Compton Scattering

Compton scattered high energy photons from (essentially) free electrons in 1923. He measured the wavelength of the scattered photons as a function of the scattering angle. The figure below shows both the initial state (a) and the final state, with the photon scattered by an angle \bgroup\color{black}$ \theta$\egroup and the electron recoiling at an angle \bgroup\color{black}$ \phi$\egroup. The photons were from nuclear decay and so they were of high enough energy that it didn't matter that the electrons were actually bound in atoms. We wish to derive the formula for the wavelength of the scattered photon as a function of angle.


With two final state particles, we have 6 unknowns and 4 conservation equations, leaving two variables undetermined. One of these is the uninteresting azimuthal angle (rotation about the beam direction). The other is the scattering angle for the photon \bgroup\color{black}$ \theta$\egroup which is not determined but interesting. The probability distribution in \bgroup\color{black}$ \theta$\egroup may tell us something about the interaction responsible for the scattering but our analysis is only of the kinematics. We will simply calculate what the energy is for the scattered photon as a function of the scattering angle \bgroup\color{black}$ \theta$\egroup.

We solve the problem using only conservation of energy and momentum. Lets work in units in which \bgroup\color{black}$ c=1$\egroup for now. We'll put the \bgroup\color{black}$ c$\egroup back in at the end. Assume the photon is initially moving in the \bgroup\color{black}$ z$\egroup direction with energy E and that it scatters in the \bgroup\color{black}$ yz$\egroup plane so that \bgroup\color{black}$ p_x=0$\egroup. Conservation of momentum gives

\bgroup\color{black}$\displaystyle E=E'\cos\theta+p_e\cos\phi$\egroup


\bgroup\color{black}$\displaystyle E'\sin\theta=p_e\sin\phi.$\egroup

Conservation of energy gives

\bgroup\color{black}$\displaystyle E+m=E'+\sqrt{p_e^2+m^2}$\egroup

Our goal is to solve for \bgroup\color{black}$ E'$\egroup in terms of \bgroup\color{black}$ \cos\theta$\egroup so lets make sure we eliminate the \bgroup\color{black}$ \phi$\egroup. Continuing from the energy equation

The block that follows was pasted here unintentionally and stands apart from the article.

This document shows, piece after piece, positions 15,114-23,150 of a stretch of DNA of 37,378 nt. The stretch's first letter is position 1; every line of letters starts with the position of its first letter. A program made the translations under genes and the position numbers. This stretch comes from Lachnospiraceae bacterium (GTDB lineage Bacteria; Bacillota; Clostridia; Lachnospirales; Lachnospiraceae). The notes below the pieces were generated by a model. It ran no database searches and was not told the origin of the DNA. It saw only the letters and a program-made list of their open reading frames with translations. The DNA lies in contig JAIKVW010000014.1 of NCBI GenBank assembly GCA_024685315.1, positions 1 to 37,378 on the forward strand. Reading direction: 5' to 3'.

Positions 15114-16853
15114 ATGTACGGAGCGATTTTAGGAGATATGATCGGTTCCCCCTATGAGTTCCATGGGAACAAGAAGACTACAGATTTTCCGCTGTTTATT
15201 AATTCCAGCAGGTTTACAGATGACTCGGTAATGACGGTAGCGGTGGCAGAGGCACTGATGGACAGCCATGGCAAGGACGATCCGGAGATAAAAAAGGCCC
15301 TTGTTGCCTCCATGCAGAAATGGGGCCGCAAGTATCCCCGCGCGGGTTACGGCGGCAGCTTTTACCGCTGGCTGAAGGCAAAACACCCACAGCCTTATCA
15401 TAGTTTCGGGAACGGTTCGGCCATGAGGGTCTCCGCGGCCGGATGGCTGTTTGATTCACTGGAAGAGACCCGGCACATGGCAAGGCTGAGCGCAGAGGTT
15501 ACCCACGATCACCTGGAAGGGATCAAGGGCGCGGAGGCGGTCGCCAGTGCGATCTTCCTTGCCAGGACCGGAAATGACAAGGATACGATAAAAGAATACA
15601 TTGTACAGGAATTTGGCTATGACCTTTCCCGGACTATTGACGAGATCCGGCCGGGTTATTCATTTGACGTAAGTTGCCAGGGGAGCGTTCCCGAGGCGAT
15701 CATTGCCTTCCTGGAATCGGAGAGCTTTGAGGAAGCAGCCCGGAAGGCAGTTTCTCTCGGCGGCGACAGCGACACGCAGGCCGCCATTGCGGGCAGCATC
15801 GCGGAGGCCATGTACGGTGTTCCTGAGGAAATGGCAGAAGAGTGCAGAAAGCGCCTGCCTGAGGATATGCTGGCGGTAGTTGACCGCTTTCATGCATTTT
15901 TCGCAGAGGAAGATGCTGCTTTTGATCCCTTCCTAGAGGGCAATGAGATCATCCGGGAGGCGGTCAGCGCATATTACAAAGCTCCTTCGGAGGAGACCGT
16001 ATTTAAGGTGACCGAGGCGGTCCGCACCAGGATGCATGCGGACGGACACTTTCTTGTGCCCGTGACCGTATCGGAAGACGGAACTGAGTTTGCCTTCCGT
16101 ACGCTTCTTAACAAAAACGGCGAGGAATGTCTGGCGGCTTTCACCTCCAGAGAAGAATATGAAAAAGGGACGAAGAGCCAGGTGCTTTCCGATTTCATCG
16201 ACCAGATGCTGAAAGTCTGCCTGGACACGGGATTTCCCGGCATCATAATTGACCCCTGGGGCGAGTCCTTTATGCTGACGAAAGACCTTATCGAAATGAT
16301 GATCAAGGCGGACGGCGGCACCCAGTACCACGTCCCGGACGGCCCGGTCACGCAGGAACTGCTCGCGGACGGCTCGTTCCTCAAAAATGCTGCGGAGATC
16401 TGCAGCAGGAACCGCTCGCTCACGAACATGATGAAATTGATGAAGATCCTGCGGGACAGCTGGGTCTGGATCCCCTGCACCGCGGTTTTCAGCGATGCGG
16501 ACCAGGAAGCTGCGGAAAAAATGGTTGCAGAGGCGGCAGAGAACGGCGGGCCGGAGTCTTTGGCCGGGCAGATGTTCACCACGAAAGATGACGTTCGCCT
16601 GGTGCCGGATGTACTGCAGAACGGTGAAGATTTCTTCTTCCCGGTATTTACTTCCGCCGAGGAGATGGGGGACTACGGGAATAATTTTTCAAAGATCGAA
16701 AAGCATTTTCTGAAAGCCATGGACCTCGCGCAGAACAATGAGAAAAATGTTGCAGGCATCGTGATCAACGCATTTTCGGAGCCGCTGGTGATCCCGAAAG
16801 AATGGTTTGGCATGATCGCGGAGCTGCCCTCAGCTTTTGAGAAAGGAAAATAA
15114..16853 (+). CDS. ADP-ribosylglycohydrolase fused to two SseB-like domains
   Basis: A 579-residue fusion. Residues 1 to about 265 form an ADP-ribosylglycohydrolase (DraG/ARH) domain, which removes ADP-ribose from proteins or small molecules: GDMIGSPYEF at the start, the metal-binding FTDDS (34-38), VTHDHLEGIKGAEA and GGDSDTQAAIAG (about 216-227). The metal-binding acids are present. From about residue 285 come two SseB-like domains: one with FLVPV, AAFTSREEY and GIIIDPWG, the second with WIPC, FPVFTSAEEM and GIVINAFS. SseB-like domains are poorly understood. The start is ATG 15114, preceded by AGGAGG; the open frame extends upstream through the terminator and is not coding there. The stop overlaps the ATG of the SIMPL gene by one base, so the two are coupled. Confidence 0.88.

\bgroup\color{black}$\displaystyle E-E'+m=\sqrt{p_e^2+m^2}$\egroup

squaring and calculating \bgroup\color{black}$ p_e^2$\egroup from the components we eliminate \bgroup\color{black}$ \phi$\egroup

\bgroup\color{black}$\displaystyle E^2+E'^2+m^2-2EE'+2mE-2mE'=(E-E'\cos\theta)^2+(E'\sin\theta)^2+m^2$\egroup

and writing out the squares on the right side

\bgroup\color{black}$\displaystyle E^2+E'^2+m^2-2EE'+2mE-2mE'=E^2+E'^2 -2EE'\cos\theta+m^2$\egroup

and removing things that appear on both sides

\bgroup\color{black}$\displaystyle -2EE'+2mE-2mE'=-2EE'\cos\theta$\egroup

and grouping

$\displaystyle m(E-E')$ $\displaystyle =EE'(1-\cos\theta)$    
$\displaystyle {(E-E')\over EE'}$ $\displaystyle ={(1-\cos\theta)\over m}$    
$\displaystyle {1\over E'}-{1\over E}$ $\displaystyle ={(1-\cos\theta)\over m}$    

Since \bgroup\color{black}$ \lambda=h/p=h/E$\egroup in our fine units,

\bgroup\color{black}$\displaystyle \lambda'-\lambda={h\over m}(1-\cos\theta).$\egroup

We now apply the speed of light to make the units come out to be a length.

\bgroup\color{black}$\displaystyle \lambda'-\lambda={hc\over mc^2}\left(1-\cos\theta\right)$\egroup

These calculations can be fairly frustrating if you don't decide which variables you want to keep and which you need to eliminate from your equations. In this case we eliminated \bgroup\color{black}$ \phi$\egroup by using the energy equation and computing \bgroup\color{black}$ p_e^2$\egroup.

Jim Branson 2012-10-21